Photography by Jessica Turner

Handbag designer Aimee Bruyninckx is fascinated with fabric of all materials. It’s been 18 years since she got her start making handbags, from concept design to product development. After dedicating her time and skill to different handbag and accessory companies, she decided to start her own business, Bag Pop.

By December 2018, she was on her way to creating a sustainable product inspired by factories and sewing rooms she’d visited here and abroad. The environment she wanted to create was one with good working conditions and reasonable hours for employees. At the same time, Bruyninckx envisioned Bag Pop as a company that gives back to the community, so she employed refugee women at Vickery Trading Company.  

Are you from Lake Highlands?

No, I actually grew up in Lubbock and moved to Dallas right after college. I have been in Lake Highlands since 2012.

Where did your design career start?

I had an internship in New York for a denim company, but my first real job after college was at Fossil in 2004. I started there as an assistant designer working on fabric and leather handbags and really loved 3D design and working with such a variety of materials. I especially loved the community of people who I worked with there and working with the factories. It was such an amazing entry into the design world. I’m really grateful for that initial experience, the people and it being so positive.

How would you describe life as a designer? 

I have had a really positive experience here juggling between full-time and freelance over the past several years. I’m so thankful for a broad range of design experience from graphic design to men’s and women’s design.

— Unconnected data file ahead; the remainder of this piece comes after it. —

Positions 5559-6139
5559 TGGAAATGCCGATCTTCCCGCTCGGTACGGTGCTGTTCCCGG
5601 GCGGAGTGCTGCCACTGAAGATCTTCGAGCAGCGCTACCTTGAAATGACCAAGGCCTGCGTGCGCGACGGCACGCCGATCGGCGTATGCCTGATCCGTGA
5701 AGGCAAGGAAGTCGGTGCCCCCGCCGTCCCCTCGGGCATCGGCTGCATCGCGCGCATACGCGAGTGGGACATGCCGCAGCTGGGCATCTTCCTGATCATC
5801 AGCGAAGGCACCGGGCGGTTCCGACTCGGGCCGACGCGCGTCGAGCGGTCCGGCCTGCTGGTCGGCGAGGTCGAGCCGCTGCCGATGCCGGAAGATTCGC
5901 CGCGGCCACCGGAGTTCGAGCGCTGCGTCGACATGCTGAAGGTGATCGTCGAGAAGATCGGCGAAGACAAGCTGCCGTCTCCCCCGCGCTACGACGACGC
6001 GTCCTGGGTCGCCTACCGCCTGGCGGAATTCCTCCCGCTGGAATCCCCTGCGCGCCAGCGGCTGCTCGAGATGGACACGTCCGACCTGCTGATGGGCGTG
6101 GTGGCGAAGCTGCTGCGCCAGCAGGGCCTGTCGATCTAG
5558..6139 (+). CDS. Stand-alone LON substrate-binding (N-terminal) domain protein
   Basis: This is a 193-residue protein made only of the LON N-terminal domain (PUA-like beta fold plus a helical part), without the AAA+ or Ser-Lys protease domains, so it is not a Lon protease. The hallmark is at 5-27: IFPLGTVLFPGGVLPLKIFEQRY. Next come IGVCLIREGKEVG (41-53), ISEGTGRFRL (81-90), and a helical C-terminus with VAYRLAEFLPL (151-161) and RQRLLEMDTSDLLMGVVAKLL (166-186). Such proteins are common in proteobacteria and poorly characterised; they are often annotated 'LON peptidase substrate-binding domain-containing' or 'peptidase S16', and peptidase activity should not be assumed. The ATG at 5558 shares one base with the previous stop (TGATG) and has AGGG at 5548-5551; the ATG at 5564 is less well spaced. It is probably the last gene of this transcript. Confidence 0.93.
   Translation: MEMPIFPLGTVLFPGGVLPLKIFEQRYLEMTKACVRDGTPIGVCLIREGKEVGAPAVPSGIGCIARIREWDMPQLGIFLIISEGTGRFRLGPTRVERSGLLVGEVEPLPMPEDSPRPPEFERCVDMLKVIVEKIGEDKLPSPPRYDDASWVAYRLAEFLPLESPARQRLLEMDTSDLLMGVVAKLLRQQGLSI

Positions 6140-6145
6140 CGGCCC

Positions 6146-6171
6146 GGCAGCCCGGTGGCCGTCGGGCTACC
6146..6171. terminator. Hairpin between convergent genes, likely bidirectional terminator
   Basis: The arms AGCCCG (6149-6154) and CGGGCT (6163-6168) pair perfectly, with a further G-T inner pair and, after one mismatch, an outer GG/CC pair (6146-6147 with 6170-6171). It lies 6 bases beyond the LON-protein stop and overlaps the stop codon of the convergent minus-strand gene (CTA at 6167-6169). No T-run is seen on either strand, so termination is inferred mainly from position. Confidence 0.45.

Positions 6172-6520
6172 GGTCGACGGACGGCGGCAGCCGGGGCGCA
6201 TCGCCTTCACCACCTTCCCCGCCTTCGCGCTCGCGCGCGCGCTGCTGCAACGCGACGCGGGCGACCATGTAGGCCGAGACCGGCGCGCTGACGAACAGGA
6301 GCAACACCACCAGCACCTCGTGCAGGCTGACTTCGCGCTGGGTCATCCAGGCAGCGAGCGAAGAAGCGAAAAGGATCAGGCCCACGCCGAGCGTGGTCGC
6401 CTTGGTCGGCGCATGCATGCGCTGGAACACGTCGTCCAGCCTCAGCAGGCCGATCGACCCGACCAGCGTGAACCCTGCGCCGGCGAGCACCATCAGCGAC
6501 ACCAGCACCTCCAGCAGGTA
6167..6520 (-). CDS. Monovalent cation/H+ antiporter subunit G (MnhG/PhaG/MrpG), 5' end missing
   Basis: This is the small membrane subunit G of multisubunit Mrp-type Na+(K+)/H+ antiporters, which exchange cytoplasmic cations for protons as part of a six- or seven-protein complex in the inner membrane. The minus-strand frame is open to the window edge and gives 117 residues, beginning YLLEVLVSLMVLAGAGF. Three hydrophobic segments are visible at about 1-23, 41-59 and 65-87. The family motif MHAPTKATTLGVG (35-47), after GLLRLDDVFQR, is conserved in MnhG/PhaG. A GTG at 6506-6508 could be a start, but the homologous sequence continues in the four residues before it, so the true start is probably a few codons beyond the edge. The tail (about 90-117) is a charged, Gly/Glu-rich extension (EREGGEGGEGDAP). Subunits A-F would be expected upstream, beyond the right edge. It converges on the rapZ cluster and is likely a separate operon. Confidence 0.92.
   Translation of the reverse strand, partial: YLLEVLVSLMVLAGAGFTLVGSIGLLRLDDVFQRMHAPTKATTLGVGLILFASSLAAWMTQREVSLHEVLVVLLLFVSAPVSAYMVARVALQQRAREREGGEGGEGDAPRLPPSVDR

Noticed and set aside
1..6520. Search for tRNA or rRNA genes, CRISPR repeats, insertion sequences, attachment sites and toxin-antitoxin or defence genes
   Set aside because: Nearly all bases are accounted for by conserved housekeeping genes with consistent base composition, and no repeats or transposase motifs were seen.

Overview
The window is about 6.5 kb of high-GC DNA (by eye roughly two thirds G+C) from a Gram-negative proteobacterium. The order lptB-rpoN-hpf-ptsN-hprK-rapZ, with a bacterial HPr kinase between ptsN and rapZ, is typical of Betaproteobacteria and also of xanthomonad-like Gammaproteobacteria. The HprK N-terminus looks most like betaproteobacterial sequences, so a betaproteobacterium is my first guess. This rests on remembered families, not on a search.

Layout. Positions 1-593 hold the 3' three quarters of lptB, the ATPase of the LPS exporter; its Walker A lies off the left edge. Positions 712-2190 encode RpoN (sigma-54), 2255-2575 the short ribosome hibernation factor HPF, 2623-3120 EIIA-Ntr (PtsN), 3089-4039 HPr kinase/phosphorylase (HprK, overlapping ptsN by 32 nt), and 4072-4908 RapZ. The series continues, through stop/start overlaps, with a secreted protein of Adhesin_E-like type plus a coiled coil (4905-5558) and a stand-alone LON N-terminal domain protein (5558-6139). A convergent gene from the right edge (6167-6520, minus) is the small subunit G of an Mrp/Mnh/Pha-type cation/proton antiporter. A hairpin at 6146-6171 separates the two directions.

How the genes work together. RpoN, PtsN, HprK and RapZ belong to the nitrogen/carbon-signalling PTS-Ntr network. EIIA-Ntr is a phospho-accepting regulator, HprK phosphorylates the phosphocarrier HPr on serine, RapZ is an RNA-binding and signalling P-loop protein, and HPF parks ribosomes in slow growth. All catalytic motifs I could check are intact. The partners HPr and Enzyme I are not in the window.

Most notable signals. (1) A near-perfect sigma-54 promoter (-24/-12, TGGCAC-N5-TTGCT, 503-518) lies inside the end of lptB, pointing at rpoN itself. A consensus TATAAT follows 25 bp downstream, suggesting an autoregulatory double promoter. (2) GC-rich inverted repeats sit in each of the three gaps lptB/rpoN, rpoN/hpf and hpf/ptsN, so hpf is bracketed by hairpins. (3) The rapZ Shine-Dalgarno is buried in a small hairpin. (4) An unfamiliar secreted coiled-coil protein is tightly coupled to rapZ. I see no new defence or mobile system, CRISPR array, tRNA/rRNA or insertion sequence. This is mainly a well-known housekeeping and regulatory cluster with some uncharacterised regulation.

What inspired you to create Bag Pop?

I had learned a little bit about the refugee community here in Dallas through church and friends who volunteer in the Vickery area. I’m sure many remember J. Crew telling Gaia’s story and selling their bags; it was incredible. I had already been thinking about starting something similar. And that was so inspiring to me that J. Crew shared their story of refugee women here in Dallas making bags. I learned of a few sewing rooms and decided to start Bag Pop while freelancing in 2018. There were other brands introducing refugee-made products, and it was so inspiring to see. A good friend connected me with a few of the sewing rooms, and we started with a few simply constructed fabric bags. I quickly got to know the women and really have loved working with them.

How did you find refugee women in Vickery Meadow?

A very good friend of mine connected me with Vickery Trading. I immediately met the women there and loved them and their programming. What they offer for the men, women and families relocating to Dallas is incredible. They are reading books with them, teaching everyone about driving, and they are learning all sorts of American skills. Sewing is only a part of it. They are taking them in and taking care of the families. From there, I started working with women in their homes who needed to be home working with children or while going to school.